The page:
I really don't see this is any different to the rules as applied today.  If you 'own up' to HMRC there is a reduced penalty regime (15% normally)  Are they suggesting a lower than 15% penalty?  If you fail to advise HMRC and they come after you, the penalty increases substantially.

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By Vaughan Blake
06th Jun 2011 14:15

Is it me?

Why do we need an amnesty or indeed a "crack down" on this? 

If non registered "customers" have been filing tax returns with turnovers above the VAT threshold why has it taken HMRC over 35 years to catch on? 

I cannot believe that any non VAT registered businesses are filing tax returns showing turnovers over the limit knowingly as part of a tax dodge.  These cases will be out of simple ignorance, so why not put on the CT600 and Self Assessment returns a box to enter your VAT reg if the limit is exceeded and a further box to complete to explain if you have not registered.


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By richardterhorst
06th Jun 2011 15:02

HMRC not fit for purpose?

Compared to a supposed 3rd world country (South Africa) HMRC is archaic, disorganised, inefficient etc.

It was a rule of thumb for accountants preparing year-ends to match VAT declared with final figures and to have full justifications on file (with payments made by client) when VAT amounts due were altered due to year-end adjustments because revenue computers automatically compared declared VAT sales with statutory accounts sales. Standard letter requesting explanations send. Any timing differences had to be fully explained in a schedule.

No explanation, flagged for non compliance (and more rigerous checks subsequent years) and fines.

VAT amnsety (which they had) was for the black market. But again they catch people as statutory requirement to declare all assets each year and these were automatically cross checked with bank data (required to be submitted by banks), land registry, DVLA equivalent, DOT (yachts) and Stock Exchange. They caught plenty!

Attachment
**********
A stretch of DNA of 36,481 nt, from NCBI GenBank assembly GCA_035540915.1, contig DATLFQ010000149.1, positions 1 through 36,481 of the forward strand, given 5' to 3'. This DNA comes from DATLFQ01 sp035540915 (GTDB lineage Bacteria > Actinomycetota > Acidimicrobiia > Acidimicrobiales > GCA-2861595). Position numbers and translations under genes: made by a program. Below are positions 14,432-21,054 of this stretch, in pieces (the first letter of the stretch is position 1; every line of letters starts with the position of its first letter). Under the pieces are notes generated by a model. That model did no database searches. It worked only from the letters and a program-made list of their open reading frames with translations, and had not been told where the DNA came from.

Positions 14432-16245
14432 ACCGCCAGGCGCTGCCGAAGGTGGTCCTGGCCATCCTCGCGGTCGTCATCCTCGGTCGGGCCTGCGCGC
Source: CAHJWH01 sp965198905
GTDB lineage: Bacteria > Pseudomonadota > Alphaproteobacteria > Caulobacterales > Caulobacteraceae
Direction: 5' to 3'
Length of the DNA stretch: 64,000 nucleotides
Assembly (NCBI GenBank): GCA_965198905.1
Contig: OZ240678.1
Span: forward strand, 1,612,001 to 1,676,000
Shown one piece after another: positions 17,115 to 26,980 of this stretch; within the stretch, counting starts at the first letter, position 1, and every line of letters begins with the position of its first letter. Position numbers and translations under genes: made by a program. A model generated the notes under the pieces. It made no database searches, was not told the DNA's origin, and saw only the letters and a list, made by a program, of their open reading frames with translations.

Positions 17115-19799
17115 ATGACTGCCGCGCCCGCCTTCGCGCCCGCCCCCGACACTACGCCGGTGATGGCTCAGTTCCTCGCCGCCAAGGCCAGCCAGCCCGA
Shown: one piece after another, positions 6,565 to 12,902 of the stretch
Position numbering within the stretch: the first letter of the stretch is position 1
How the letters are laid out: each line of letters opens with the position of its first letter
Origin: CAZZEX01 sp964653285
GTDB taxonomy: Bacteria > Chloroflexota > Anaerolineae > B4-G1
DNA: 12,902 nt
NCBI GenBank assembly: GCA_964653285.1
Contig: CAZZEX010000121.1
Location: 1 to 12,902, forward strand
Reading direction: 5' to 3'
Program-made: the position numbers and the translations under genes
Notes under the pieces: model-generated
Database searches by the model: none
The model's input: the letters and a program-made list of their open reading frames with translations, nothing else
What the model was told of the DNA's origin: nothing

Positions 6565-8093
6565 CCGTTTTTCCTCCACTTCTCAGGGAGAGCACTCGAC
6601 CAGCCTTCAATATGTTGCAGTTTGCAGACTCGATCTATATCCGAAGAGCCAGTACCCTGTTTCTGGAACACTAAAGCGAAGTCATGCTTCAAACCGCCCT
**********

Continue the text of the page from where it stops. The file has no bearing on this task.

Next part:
Revenue authourities had specific persons responsible for files (always in major local offices) so revenue staff knew more about you than the accountants did. Any problem you could phone the person direct and sort the problem out over the phone in minutes. Not only that as local (or reasonably so in large cities) a visit sorted any problem out chop, chop except if fraud committed.

Not that it was all roses though. Averice reigned there too and there always were rotweilers and "difficult" staff. But you got away with little.

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By Andrew Dinkenor
06th Jun 2011 15:52

VAT compliance visits

The article suggests that there will be compliance visits for those consistently submitting tax returns showing turnover just below the VAT registration threshold.

This will be a waste of time for both the compliance team and my clients, as many businesses legally keep their turnover just below the VAT threshold level, becuase it is uncompetitve for them to VAT register particularly in the catering and sole-trader professional services businesses, selling to non VAT registered customers and clients.










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By Malcolm Veall
08th Jun 2011 09:27

Consistently below the threshold


You are right - but I am sure that the results will be productive for HMRC and so your compliant clients pay the price in terms of time lost dealing with HMRC.

BUT There is a culture in some of these trades that staying, illegitimately, unregistered is acceptable, that registration is somehow a matter of choice - I have clients who grind their teeth at being materially over the threshold and my telling them that they have to stay registered; they should eventually feel that my advice was right as some of their unegistered competitors face penalties.

In fact, some of these clients gain from VAT, as long as they are as busy as they could be anyway, the Flat Rate Scheme can be a "nice little earner" for them.